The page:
The June edition of the Journal of the American Medical Association (JAMA) featured a research letter investigating the characteristics and scope of training of clinicians offering stem cell treatments in the U.S.. The findings of the investigation were troubling, yet not surprising, indicating that many clinicians are providing stem cell treatments for conditions outside of the scope of their training. You can read the full article at this link.
The Interventional Orthopedics Foundation (IOF) is dedicated to pioneering and developing the medical sub-specialty of Interventional Orthopedic Medicine by collaborating across medical specialties and bringing together the physicians who are doing the right thing with regenerative medicine. We recognize that achieving this mission requires regulations be put in place to ensure patient safety, including policies that verify stem cell therapies are only being provided by properly trained and licensed clinicians. Accordingly, IOF is advocating for the creation of a standardized registry and educational curriculum to guide our members on the pathway to becoming an orthobiologics expert.
IOF President Dr. Gerard Malanga submitted a letter to the editor in response to the research letter published in JAMA to share the organization’s perspective with the medical community . The JAMA editorial staff declined to publish the letter. Please see the full letter below.
It was with great interest that I read the Research Letter published by Fu et all in the recent JAMA Journal (1). I currently serve as the President of the Interventional Orthopedic Foundation (IOF), a nonprofit organization dedicated to educating physicians and developing standards and guidelines for the use of orthobiologics to treat orthopedic conditions. IOF shares the concerns raised in this article regarding clinicians practicing beyond their scope of training and agrees that this practice has become prevalent, increasing risks to patients.
The term “stem cell interventions” is quite vague and often used by various centers providing treatments that do not actually contain any type of “stem cells”. IOF recommends procedures be defined to ensure consumers are able to discern which clinicians are offering legitimate treatments. The authors of this report continually describe stem cell therapies as an unproven treatment. While additional research is necessary, to date, the majority of research regarding bone marrow mesenchymal stem cell treatments for knee osteoarthritis in particular has been very positive with an excellent safety profile. Unfortunately, this scientific evidence of efficacy has been hijacked by unscrupulous clinicians using less than adequate and unstandardized technique, with a few of these centers providing treatment that amounts to medical malpractice.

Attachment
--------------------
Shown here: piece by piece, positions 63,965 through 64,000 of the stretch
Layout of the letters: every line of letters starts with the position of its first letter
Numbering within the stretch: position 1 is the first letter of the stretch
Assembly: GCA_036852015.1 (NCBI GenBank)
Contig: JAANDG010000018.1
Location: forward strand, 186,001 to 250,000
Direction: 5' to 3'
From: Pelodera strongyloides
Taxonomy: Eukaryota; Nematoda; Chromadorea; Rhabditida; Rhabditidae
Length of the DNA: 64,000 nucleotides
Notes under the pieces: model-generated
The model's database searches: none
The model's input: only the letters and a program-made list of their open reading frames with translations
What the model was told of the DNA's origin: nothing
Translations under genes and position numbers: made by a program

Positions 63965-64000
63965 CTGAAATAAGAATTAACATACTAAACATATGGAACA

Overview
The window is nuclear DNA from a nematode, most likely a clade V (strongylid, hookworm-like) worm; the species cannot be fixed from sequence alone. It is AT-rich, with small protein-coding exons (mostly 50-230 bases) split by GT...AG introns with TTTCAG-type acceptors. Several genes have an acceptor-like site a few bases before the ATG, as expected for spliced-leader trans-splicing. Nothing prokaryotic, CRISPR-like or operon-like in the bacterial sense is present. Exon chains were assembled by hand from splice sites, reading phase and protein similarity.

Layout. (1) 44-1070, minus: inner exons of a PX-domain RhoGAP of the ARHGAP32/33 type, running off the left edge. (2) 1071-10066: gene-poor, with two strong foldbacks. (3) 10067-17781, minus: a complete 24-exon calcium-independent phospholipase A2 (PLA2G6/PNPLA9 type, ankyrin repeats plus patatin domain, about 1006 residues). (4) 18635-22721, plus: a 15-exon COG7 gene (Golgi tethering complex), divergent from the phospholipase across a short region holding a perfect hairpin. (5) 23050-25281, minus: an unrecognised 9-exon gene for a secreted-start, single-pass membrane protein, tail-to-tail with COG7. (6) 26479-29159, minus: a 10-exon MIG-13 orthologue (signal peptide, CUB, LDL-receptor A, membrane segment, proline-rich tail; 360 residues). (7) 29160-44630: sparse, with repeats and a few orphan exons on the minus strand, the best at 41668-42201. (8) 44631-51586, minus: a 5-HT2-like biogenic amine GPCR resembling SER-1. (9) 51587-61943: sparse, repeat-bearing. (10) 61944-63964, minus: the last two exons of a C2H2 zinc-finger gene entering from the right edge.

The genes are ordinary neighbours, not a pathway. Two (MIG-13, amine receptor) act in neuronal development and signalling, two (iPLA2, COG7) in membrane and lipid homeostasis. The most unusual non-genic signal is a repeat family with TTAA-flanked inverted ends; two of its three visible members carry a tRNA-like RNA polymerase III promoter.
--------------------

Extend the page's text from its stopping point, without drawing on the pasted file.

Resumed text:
As in any area of medicine, treatments that are improperly performed without attention to standards and guidelines will result in the potential for serious complications. It is therefore critical that any treatment, in particular new and innovative treatment, is performed with appropriate training, standards and guidelines. IOF is advocating for the creation of a standardized national registry database to ensure clinicians using the highest level of techniques are able to collect the outcomes of these treatments and establish their efficacy. A national registry will empower clinicians using research-based techniques while dissuading those who wish to take advantage of vulnerable patient populations by using non-standardized techniques and slick marketing to sell procedures that are ineffective at best and deadly at worst.
Ultimately, treatments that are in the best interest of the patient will be offered and provided using the best available techniques.
Gerard A. Malanga, MD
President, Interventional Orthopedic Foundation (IOF)
1. Wayne Fu, MD, MBA; Cambray Smith, BS; Leigh Turner, PhD3: et alCharacteristics and Scope of Training of Clinicians Participating in the US Direct-to-Consumer Marketplace for Unproven Stem Cell Interventions. JAMA. 2019;321(24):2463-2464. doi:10.1001/jama.2019.5837.
2. L Stefan Lohmander, Ewa M Roos The evidence base for orthopaedics and sports Medicine Scandalously poor in partsBMJ 2014;350:g7835 doi: 10.1136/bmj.g7835 (Published 2 January 2015)
3. Katz JN, Brophy RH, Chaisson CE, et al. Surgery versus physical therapy for a meniscal tear and osteoarthritis. N Engl J Med 2013; 368(18):1675-1684.
4. Sihvonen R, Paavola M, Malmivaara A, et al. Arthroscopic partial meniscectomy versus sham surgery for a degenerative meniscal tear. N Engl J Med 2013; 369(26):2515-2524